Reasons why Garden Centres should be happy in 2023
- Container prices are down making Far East imports up to 20% cheaper. One Garden Centre says pots and container sales were better in December and January than the previous month.
- A hard lesson is that lots of plants have frozen this Winter. Some Growers and Garden Centres have lost hundreds and even thousands of plants, while many gardeners have lost plants too. Sort out protection for next year, label vulnerable plants, and buy hardier stock. Customers will also be looking to replace frozen and scorched plants from 2022’s weather extremes, so promote hardy substitutes.
- Promote peat-free now to boost your green credentials. Start selling bagged peat stocks to make sure you’re not left with any by the end of 2024 when the ban comes in.
- Sales are booming in the Cafes so make sure they are working to the max all day long and linking to Garden Centres sales through events, table talkers and product demonstrations.
- Grow your Own’ products could do well this year due to the recession
- Houseplants are still on trend so keep new varieties coming.
- There should be no shortages this year so buyer's stress should be lower and missed sales opportunities fewer.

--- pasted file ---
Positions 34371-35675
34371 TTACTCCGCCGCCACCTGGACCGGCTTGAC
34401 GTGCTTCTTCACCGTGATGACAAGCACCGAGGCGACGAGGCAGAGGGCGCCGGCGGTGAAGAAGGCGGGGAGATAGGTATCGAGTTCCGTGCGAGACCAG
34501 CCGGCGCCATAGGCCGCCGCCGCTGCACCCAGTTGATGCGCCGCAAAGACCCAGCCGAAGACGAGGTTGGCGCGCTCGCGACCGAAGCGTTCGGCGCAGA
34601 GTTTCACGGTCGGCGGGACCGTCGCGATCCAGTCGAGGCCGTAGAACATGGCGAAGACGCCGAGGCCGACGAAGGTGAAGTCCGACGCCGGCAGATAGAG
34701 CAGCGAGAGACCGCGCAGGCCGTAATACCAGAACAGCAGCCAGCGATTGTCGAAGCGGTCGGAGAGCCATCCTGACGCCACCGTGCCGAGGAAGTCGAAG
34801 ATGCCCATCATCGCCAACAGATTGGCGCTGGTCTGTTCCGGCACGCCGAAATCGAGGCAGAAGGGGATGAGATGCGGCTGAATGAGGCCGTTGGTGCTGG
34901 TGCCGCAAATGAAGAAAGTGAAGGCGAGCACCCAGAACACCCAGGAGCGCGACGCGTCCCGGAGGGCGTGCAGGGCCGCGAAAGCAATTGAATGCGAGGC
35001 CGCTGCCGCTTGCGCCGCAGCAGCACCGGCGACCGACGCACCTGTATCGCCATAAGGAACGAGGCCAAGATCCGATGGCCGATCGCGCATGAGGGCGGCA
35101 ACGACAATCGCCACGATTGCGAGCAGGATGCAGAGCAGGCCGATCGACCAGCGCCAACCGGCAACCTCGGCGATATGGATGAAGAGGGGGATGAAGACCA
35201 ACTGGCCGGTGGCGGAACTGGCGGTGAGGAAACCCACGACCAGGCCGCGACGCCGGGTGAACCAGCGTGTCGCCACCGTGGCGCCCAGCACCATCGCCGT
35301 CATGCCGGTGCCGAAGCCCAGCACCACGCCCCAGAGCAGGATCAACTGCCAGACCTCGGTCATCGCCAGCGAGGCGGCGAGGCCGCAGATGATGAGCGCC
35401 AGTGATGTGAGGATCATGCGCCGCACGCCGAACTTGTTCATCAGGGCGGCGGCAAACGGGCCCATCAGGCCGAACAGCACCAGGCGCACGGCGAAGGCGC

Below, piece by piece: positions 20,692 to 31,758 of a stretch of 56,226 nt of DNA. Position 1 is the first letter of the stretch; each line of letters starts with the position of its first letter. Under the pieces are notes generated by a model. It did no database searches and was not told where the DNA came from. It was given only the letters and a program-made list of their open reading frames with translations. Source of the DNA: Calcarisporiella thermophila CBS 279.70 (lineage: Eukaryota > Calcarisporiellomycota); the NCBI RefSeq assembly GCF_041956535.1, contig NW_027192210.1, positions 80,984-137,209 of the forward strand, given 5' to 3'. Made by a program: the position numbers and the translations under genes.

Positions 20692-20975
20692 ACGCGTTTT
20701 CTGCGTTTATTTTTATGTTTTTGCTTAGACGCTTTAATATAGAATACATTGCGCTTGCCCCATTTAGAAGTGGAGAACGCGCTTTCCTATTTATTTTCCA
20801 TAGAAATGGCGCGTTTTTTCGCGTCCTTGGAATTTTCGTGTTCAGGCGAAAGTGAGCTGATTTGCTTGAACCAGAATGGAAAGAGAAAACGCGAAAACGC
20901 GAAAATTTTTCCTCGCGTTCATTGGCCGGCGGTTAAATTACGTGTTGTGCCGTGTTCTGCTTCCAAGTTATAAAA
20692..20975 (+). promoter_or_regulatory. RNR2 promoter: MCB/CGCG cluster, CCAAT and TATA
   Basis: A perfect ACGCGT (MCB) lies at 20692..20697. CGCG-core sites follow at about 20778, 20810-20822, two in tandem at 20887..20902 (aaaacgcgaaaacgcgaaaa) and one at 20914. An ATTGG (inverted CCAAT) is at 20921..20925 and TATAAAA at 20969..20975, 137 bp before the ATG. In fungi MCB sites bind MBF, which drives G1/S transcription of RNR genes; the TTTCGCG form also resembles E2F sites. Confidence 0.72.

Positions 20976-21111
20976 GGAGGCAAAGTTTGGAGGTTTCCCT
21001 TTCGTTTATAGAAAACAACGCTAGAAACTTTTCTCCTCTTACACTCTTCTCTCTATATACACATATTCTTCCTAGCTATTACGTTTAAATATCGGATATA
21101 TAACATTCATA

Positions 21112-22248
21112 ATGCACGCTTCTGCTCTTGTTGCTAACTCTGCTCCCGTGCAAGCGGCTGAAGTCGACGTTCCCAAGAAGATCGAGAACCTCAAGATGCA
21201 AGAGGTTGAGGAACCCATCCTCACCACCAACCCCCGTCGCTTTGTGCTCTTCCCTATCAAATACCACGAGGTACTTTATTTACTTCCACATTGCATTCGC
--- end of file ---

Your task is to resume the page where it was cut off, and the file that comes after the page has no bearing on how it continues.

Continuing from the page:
Top tips to protect your business as sales flatline:
- Improve your gross margin, you can do this by increasing prices but other ways are looking at reducing shoplifting by customers, admin errors, supplier mistakes and product damage. Reducing shrinkage even by 1 or 2% of your total sales value will have a significant impact on your bottom line. You may not be able to control inflation, but you can control the shrinkage
- Keep your eye on your wage bill. The ratio which measures wages as a percentage of sales is a significant performance indicator. If you experience a significant and prolonged decline in sales you will have to consider reducing the size of your workforce, either by reducing the total number of people in the business or reducing the total number of hours worked.
- Sell more to your existing customers where possible.
See full article in HortWeek's February Issue……